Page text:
In absence of an aval, the property owner might seek to get the tenant to pay for this ‘rent guarantee’ service, although astute tenants will negotiate this arrangement as the rent-payment guarantee is a benefit to the property owner, not the tenant.

Informal property rentals in Mexico

As many people may not have an aval guarantor as described above (and foreign residents will usually find it impossible to find such a person) there is a very buoyant informal rental market in Mexico.

In this situation, property owners rent homes informally to individuals, holding a deposit, which is usually equivalent to one or two-months’ rent.

Some property owners also ask for dated IOUs (in Spanish known as pagarés) —one pagaré for each month of the rental agreement— as a form of collateral against the rent owed over the coming year, and each time the rent is paid, a dated pagaré is returned to you.

No credit referencing takes place, and the entire arrangement is made (semi)informally. Property owners might not ask for a tenancy agreement to be signed, but most will; and most will ask for at least two written personal references.

We recommend you have some form of written agreement in place to protect your interests, secure your dwelling space for the term you have agreed, and avoid misunderstandings.

Tip: When dealing directly with property owners, you will find that they tend to discern whether they want to rent the property to you during your first dealings and meeting together. How much rent you pay and what deposit is required can also be decided at this initial stage. If you are dealing directly with the property owner, be aware that their first impression of you will count.

Rental contracts: typical terms and conditions

The property owner, or their agent, will ask you to sign a lease and these are typically ‘template’ contracts drawn up by a legal firm with a set of standard clauses, although you ought to take time to read through it carefully and understand what you are agreeing to.  Contracts are usually written and struck in Spanish.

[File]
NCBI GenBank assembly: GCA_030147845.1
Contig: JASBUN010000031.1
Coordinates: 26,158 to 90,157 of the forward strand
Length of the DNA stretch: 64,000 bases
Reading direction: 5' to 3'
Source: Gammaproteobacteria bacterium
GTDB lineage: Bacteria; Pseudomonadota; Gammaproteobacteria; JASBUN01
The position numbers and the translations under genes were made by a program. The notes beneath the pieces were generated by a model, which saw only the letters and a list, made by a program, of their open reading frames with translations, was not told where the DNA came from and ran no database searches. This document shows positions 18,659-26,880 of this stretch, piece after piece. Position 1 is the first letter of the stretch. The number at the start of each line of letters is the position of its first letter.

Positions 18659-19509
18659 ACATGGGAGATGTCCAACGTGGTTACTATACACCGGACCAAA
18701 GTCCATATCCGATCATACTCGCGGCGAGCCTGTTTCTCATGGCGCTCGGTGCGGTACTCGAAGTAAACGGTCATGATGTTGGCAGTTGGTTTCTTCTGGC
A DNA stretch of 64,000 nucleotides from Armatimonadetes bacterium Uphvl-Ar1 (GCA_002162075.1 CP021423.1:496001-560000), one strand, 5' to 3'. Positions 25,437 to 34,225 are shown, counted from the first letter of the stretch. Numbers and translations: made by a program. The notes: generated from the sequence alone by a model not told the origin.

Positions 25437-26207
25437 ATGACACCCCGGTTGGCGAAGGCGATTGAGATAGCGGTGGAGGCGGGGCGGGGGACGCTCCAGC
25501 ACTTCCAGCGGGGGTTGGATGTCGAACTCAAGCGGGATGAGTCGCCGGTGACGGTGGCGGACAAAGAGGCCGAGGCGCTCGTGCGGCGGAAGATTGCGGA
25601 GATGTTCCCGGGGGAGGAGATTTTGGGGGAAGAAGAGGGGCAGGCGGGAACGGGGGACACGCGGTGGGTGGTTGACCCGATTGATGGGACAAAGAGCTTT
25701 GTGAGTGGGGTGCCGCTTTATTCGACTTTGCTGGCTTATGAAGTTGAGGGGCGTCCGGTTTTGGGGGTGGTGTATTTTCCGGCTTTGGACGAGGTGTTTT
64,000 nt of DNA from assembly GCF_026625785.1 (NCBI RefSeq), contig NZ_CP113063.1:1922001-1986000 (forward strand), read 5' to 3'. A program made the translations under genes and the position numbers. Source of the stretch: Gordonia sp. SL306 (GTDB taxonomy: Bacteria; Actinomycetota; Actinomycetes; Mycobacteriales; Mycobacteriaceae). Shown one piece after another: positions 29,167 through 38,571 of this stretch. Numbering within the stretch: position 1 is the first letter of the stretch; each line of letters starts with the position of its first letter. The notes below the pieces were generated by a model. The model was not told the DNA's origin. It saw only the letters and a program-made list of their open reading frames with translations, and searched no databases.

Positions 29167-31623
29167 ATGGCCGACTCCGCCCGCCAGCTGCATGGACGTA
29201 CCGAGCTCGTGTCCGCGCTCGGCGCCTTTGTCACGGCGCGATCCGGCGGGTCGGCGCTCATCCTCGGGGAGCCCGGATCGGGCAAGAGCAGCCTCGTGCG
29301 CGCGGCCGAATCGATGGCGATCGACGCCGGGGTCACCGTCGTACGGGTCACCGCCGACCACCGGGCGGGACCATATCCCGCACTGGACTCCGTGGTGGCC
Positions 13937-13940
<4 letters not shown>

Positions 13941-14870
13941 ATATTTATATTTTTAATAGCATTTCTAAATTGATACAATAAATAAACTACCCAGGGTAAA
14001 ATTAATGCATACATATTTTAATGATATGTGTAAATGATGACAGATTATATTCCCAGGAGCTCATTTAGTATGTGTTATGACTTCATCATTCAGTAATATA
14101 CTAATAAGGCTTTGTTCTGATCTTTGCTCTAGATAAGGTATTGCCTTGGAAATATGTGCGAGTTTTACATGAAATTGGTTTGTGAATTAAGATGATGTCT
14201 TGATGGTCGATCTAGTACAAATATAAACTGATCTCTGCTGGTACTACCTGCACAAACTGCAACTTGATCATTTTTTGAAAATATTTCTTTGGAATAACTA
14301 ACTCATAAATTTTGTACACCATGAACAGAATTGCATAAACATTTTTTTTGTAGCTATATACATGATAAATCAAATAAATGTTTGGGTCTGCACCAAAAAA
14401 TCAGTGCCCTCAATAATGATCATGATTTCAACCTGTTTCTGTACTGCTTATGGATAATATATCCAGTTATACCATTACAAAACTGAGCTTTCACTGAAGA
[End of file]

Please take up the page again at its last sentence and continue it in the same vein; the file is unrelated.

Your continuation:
Initial deposits and rental terms

Deposits and contract terms are by negotiation. One month’s rent deposit is usually the minimum asked for and in formal rentals, you might be asked for a guarantor or asked to sign a legal document that makes you personally liable for the rent and any property damage beyond wear and tear. (See the previous section about formal and informal rentals for more details.)

Property rental periods

Property rental periods vary depending on the property type and the circumstances, and are subject to negotiation.

Formal rentals: If you rent a home formally, you can usually expect a minimum contract term of 12 months (this might be negotiable to 6 months, depending on local demand).

Informal rentals: When renting informally, some property owners insist on a minimum term, usually 3, 6, or 12 months.  However, some landlords will be willing to rent on a month-by-month basis, and this type of arrangement can be ideal if you are visiting Mexico for only a short while and don’t want to stay at a hotel the whole time, or when you need a temporary base while you are scouting for property to rent longer-term or hunting for a house or land purchase in the local area.

Short-term vacation/turn-key rentals: Some luxury or vacation homes, marketed principally for leisure or to short-term visitors, are rented by the week (or even by the night).  Some of these luxury homes might sometimes be rented for longer terms (a month or longer) at a discount in the ‘off season’ when they would otherwise be left empty; you should contact the owner to discuss this possibility if you are interested in this option.

Rent payments and annual rent increases

Rents are usually paid directly to the property owner, even if you used an agent to find the property, although some agents collect rents as part of their service, especially if the owner is overseas.

Rents are either paid in cash or by transfer to a Mexican bank account.  Most rents are due monthly; occasionally you might be asked to pay every two weeks, although this is rare these days.  Lease agreements typically cite a 5-day grace period each month, although its good practice to pay rent on time, every time, as this builds trust and rapport with the property owner.

If you are on an extended stay, be aware that rents in Mexico tend to go up annually. Unless otherwise specified in your contract, rents can go up by any amount the property owner sees fit, and you may have only a brief window of time (usually a month or two) to move out if you can’t agree on the increase.  Notice periods are usually one month, although you should check your rental contract for these details.

Insurance coverage for your personal items

The owner ought not to have a clause in the contract that places any responsibility of the physical property or structural maintenance on account of the tenant.